“Programming domain” in computer science and computer programming is a general term referring to the field or problem that a program, programming language, or language syntax is designed to operate on or solve. The term is most often used when referring to domain-specific programming languages, which are programming languages designed to specifically address the needs of a single field or problem. There is no real formal specification for what is and is not a programming domain, although there are some broad categories commonly used, such as business, Internet, and networking, and some more specific domains, such as optical recognition or messaging. The term is quite abstract, so it is most often applied during academic research or during the design stage of software development.
A computer programming algorithm.
One purpose for defining a programming domain might be to help model a domain-specific programming language. This means that if a programming domain is defined as Internet email, the programming language will be designed during the initial design stage specifically to address issues relating to Internet email only, often at a very high level. to the ultimate programmer. In this example, a domain-specific programming language for the Internet email programming domain might include commands like “send_to_address” or “check_valid_address” that are used to resolve specific network issues associated with Internet email. , but they do not have a broader , general purpose beyond that .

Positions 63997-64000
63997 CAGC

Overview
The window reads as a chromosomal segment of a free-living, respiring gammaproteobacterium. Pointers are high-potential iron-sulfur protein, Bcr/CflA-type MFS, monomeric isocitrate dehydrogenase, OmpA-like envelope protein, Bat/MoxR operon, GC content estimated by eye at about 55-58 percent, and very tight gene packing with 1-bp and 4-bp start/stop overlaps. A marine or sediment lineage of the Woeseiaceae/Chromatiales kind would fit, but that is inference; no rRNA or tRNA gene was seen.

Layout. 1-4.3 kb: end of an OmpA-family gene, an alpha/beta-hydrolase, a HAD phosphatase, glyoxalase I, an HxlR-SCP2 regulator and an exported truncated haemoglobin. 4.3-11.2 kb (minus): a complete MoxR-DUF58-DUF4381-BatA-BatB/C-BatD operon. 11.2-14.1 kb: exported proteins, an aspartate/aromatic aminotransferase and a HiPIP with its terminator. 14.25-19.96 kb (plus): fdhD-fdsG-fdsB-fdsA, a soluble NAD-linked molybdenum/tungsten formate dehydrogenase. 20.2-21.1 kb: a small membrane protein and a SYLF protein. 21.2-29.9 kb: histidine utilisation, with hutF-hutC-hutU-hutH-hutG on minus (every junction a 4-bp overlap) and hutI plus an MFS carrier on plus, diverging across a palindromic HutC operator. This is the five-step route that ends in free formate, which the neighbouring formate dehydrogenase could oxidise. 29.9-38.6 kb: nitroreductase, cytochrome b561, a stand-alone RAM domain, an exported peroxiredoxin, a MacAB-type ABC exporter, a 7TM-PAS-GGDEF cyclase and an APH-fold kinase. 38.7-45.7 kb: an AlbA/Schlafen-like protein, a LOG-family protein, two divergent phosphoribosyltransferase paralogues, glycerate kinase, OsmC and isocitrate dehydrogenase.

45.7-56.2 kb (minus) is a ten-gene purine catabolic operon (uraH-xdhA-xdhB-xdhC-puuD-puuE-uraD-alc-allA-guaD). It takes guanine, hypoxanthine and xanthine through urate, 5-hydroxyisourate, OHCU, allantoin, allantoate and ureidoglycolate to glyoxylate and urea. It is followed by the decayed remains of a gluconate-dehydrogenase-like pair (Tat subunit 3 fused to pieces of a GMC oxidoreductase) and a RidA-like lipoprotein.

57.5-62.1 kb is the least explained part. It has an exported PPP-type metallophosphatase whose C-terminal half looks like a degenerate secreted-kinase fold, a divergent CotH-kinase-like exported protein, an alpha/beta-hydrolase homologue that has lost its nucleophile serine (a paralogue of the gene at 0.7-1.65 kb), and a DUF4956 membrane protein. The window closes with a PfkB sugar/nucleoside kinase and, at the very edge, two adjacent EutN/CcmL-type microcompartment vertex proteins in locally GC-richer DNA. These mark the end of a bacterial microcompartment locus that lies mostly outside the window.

In a broader sense, a programming domain can also be an important concept when using domain-oriented design. This type of software design pattern meshes the programming language and the entire application infrastructure and control logic around the domain. By connecting the programming domain to different levels and stages of development, the context of certain parts of the application emerges and, in very complex programs, can make it easier for programmers and engineers to solve problems and visualize the inner workings of the program.
One complication that can be found in the broader software development industry is that while many development teams may be using a domain of programming and domain-related models, there is no standardization on what a domain actually involves, how it is named or how it should be viewed. What one company might call a business domain might be called a business domain by another company. When applications, standards, and frameworks are developed for a specific domain by one company, they may be published, advertised, or sold as development tools or solutions to another company that may be working in the same domain. Without a standard for domain naming, existing domain-based solutions could go completely unnoticed.